United States v. Virginia

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Determined whether a males-only admission policy at a state-run institution violates the Equal Protection Clause.

Full Case Title: 

United States v. Virginia, 518 U.S. 515 (1996)
  • Fairness in the Courts


  • Sex-Based Classification
  • Joined Amicus Brief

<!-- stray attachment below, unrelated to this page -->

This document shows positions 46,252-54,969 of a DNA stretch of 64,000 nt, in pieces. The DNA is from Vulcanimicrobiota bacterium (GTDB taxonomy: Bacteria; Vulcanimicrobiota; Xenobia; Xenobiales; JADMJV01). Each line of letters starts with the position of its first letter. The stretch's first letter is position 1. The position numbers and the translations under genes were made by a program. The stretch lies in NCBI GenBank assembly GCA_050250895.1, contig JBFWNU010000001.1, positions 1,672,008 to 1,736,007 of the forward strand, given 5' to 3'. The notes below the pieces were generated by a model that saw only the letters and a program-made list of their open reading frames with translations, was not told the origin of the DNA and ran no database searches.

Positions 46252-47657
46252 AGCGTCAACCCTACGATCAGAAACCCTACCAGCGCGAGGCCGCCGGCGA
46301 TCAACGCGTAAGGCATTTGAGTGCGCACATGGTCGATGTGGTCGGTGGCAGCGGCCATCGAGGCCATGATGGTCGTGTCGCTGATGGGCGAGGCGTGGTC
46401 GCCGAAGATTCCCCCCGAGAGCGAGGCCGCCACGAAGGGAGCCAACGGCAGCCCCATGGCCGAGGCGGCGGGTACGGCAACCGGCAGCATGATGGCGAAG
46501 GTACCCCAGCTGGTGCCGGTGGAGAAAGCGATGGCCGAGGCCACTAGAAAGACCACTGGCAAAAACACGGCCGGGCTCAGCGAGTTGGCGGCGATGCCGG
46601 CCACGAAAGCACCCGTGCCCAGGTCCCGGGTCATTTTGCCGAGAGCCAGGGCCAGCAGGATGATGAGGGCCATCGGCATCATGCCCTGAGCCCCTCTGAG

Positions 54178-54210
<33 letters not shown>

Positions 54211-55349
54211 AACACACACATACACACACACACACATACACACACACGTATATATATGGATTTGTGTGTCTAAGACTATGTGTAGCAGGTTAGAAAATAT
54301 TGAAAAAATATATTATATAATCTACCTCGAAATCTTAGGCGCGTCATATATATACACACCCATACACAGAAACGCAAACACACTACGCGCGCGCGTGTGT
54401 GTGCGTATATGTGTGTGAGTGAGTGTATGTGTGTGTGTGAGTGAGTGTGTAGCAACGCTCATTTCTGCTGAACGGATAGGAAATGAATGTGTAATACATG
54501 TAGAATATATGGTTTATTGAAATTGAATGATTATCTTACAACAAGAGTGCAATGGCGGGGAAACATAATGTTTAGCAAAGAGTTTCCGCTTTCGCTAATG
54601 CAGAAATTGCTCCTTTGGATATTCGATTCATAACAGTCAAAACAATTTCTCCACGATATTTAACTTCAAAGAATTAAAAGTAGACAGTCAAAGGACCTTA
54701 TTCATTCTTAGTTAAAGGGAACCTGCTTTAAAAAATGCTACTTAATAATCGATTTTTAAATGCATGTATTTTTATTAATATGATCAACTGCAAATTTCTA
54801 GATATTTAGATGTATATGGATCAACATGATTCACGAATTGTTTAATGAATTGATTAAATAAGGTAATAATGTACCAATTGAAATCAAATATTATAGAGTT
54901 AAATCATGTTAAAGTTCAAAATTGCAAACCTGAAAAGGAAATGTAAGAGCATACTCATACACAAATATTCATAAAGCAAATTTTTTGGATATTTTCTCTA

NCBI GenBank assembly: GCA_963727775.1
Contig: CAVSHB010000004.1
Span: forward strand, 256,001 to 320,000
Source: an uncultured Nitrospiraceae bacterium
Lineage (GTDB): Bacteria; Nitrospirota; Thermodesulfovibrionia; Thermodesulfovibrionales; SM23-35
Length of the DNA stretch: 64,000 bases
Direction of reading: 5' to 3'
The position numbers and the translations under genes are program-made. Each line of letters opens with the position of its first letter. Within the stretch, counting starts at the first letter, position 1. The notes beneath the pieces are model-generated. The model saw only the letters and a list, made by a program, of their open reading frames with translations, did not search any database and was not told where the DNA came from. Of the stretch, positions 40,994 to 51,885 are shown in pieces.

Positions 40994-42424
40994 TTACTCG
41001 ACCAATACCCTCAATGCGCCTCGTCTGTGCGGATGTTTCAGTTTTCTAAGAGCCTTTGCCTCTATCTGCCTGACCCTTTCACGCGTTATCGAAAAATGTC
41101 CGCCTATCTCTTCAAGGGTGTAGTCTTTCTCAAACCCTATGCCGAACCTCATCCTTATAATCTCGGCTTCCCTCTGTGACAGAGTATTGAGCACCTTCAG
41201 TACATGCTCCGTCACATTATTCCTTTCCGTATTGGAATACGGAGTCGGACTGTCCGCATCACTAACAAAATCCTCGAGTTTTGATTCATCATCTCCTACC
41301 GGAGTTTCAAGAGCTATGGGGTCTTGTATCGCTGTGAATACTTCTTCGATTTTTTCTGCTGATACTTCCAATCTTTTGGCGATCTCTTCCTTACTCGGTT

The Supreme Court rules that the males-only admissions policy at the state-run Virginia Military Institute violates women’s constitutional right to equal protection and orders the school to admit women or forfeit its government funding. The case reflects the remarkable role of Justice Ruth Bader Ginsburg in the advance of women’s constitutional equality. As a lawyer, she had argued a series of landmark sex discrimination cases beginning in 1971 that slowly guided the Supreme Court to its contemporary recognition that government action based on sex often violates the Constitution. Now, as a member of the Supreme Court, Justice Ginsburg cites the opinions issued in those cases: Reed v. Reed (1971), Frontiero v. Richardson (1973), Weinberger v. Weisenfeld (1975), and Califano v. Goldfarb (1977). Her opinion for the Court sums up the full force of the legal revolution she has led: the Constitution prohibits government from denying to women, "simply because they are women, full citizenship stature—equal opportunity to aspire, achieve, participate in and contribute to society based on their individual talents and capacities."